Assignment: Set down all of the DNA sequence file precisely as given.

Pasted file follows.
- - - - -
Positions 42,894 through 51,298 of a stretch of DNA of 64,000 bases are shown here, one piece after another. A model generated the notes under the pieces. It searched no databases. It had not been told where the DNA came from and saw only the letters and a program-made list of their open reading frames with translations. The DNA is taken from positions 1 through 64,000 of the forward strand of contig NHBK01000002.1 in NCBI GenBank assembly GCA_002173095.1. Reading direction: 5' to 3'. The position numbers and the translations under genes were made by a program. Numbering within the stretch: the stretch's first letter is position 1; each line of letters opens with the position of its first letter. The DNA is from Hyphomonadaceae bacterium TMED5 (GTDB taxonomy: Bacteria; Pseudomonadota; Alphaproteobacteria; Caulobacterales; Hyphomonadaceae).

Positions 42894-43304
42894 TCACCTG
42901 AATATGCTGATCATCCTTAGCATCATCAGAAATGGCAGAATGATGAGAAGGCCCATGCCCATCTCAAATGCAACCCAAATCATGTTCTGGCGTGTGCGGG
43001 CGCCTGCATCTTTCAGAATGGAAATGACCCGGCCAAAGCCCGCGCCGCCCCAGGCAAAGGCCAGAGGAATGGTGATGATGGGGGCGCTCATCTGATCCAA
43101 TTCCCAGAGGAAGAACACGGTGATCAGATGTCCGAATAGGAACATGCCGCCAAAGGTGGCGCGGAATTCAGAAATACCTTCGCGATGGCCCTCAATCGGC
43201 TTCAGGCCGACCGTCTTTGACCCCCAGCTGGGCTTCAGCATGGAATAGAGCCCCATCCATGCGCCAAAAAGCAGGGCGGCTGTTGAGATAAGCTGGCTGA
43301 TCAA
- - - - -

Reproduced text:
Positions 42,894 through 51,298 of a stretch of DNA of 64,000 bases are shown here, one piece after another. A model generated the notes under the pieces. It searched no databases. It had not been told where the DNA came from and saw only the letters and a program-made list of their open reading frames with translations. The DNA is taken from positions 1 through 64,000 of the forward strand of contig NHBK01000002.1 in NCBI GenBank assembly GCA_002173095.1. Reading direction: 5' to 3'. The position numbers and the translations under genes were made by a program. Numbering within the stretch: the stretch's first letter is position 1; each line of letters opens with the position of its first letter. The DNA is from Hyphomonadaceae bacterium TMED5 (GTDB taxonomy: Bacteria; Pseudomonadota; Alphaproteobacteria; Caulobacterales; Hyphomonadaceae).

Positions 42894-43304
42894 TCACCTG
42901 AATATGCTGATCATCCTTAGCATCATCAGAAATGGCAGAATGATGAGAAGGCCCATGCCCATCTCAAATGCAACCCAAATCATGTTCTGGCGTGTGCGGG
43001 CGCCTGCATCTTTCAGAATGGAAATGACCCGGCCAAAGCCCGCGCCGCCCCAGGCAAAGGCCAGAGGAATGGTGATGATGGGGGCGCTCATCTGATCCAA
43101 TTCCCAGAGGAAGAACACGGTGATCAGATGTCCGAATAGGAACATGCCGCCAAAGGTGGCGCGGAATTCAGAAATACCTTCGCGATGGCCCTCAATCGGC
43201 TTCAGGCCGACCGTCTTTGACCCCCAGCTGGGCTTCAGCATGGAATAGAGCCCCATCCATGCGCCAAAAAGCAGGGCGGCTGTTGAGATAAGCTGGCTGA
43301 TCAA